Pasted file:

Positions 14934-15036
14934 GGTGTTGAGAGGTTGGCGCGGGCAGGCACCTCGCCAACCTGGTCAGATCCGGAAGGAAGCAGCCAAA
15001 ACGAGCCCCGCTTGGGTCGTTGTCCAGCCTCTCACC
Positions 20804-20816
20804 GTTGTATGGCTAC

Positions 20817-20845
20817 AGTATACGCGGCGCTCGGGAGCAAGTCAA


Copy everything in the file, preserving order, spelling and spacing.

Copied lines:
Positions 14934-15036
14934 GGTGTTGAGAGGTTGGCGCGGGCAGGCACCTCGCCAACCTGGTCAGATCCGGAAGGAAGCAGCCAAA
15001 ACGAGCCCCGCTTGGGTCGTTGTCCAGCCTCTCACC
Positions 20804-20816
20804 GTTGTATGGCTAC

Positions 20817-20845
20817 AGTATACGCGGCGCTCGGGAGCAAGTCAA